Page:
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gp130 is a ubiquitously expressed glycoprotein ad signal transducer of interleukin 6 family of cytokines. It has been reported that gp130 has 11 potential N-glycosylation sites in the extracellular domain, and 9 of them are actually N-glycosylated. However, the structure and functional role of the carbohydrate chains carried by gp130 are totally unknown. In this study, we examined the functional role of N-glycans of gp130 in mouse neuroepithelial cells. In neuroepithelial cells treated with tunicamycin, an N-glycosylation inhibitor, unglycosylated form of gp130 was detected. The unglycosylated gp130 was not phosphorylated in response to leukemia inhibitory factor stimulation. Although the unglycosylated gp130 was found to be expressed on the cell surface, it could not form a heterodimer with leukemia inhibitory factor receptor. These results suggest that N-glycans are required for the activation, but not for the localization, of gp130 in neuroepithelial cells.
gp130 (CD130) is a ubiquitously expressed transmembrane protein which has a wide variety of roles in, for instance, the immune system and the nerve system . gp130 was originally found as a receptor component and signal transducer of interleukin 6 (IL-6) , but further studies revealed that this molecule mediates signaling activated by all of eight IL-6 family of cytokines, such as IL-11, leukemia inhibitory factor (LIF), ciliary neurotrophic factor, oncostatin M, cardiotrophin-1, cardiotrophin-like cytokine/novel neurotrophin-1/B-cell stimulating factor 3 and neuropoietin. As the downstream signaling pathways activated by gp130, the Janus kinase (JAK)-signal transducer and activator of transcription (STAT) pathway, the Ras-mitogen-activated protein kinase (MAPK) pathway and the phosphatidylinositol 3-kinase-Akt pathway are known. The signals to these pathways are mediated via homodimerization of gp130 or heterodimerization of gp130 and another related signal transducer such as LIF receptor (LIFR) or oncostatin M receptor in a cytokine binding-dependent manner.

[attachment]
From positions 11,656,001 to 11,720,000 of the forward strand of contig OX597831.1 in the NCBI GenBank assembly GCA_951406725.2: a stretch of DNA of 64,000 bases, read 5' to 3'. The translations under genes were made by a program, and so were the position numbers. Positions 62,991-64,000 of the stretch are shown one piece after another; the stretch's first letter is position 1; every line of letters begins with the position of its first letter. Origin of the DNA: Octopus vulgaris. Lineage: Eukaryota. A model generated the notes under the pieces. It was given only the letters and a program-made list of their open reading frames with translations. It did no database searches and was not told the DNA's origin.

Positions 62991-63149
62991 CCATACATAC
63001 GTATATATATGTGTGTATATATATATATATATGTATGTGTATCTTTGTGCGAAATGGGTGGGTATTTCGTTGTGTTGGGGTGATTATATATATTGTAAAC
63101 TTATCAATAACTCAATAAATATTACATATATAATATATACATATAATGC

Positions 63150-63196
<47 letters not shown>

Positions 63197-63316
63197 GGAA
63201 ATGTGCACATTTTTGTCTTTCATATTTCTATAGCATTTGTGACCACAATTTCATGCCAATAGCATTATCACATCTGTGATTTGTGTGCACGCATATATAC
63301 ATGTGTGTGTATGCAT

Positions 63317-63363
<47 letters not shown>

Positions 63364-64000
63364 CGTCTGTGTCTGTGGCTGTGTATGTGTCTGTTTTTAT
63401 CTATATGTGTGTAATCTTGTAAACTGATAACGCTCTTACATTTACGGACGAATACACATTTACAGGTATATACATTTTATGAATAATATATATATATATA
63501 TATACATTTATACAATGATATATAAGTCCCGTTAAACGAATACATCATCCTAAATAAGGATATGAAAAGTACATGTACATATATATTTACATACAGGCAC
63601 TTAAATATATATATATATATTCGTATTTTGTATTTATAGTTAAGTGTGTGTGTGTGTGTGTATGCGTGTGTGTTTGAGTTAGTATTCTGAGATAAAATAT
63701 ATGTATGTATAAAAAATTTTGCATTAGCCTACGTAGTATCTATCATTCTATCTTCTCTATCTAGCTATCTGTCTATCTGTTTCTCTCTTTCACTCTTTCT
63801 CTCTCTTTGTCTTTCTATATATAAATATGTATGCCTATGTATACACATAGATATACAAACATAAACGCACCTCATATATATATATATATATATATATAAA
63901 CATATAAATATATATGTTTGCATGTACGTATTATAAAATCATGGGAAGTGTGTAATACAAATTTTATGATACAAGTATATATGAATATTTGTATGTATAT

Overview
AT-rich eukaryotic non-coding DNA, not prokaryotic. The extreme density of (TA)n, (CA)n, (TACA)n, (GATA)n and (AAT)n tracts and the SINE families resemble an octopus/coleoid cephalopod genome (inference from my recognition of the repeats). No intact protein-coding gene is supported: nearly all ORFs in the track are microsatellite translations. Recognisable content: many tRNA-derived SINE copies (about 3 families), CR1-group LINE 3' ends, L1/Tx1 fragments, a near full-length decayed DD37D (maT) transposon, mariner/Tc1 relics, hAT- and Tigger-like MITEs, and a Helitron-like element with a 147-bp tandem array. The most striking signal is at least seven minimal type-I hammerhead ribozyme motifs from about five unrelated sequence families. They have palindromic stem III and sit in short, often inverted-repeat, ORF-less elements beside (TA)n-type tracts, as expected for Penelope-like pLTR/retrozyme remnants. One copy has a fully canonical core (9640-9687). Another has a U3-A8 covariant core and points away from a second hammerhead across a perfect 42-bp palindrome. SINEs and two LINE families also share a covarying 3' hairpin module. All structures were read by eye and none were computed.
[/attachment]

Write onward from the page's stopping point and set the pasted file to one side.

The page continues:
Neural stem cells (NSCs) and neural precursor cells (NPCs), undifferentiated neural cells endowed with a high potential for proliferation and a capacity for self-renewal with retention of multipotency to differentiate into neuronal and glial cells, have been the focus of attention in the fields of basic biology and clinical use of NSCs because of their biological potentials in neurogenesis and neural repair. In NSCs and NPCs, gp130 has been shown to play critical roles in the following cellular events. First, gp130 is involved in maintenance of the self-renewal ability of NSCs [3, 4]. Second, gp130 is involved in the induction of astrocytic differentiation of NPCs . Furthermore, the gp130 signaling has been reported to support NPC survival via activation of the phosphatidylinositol 3 kinase-Akt pathway .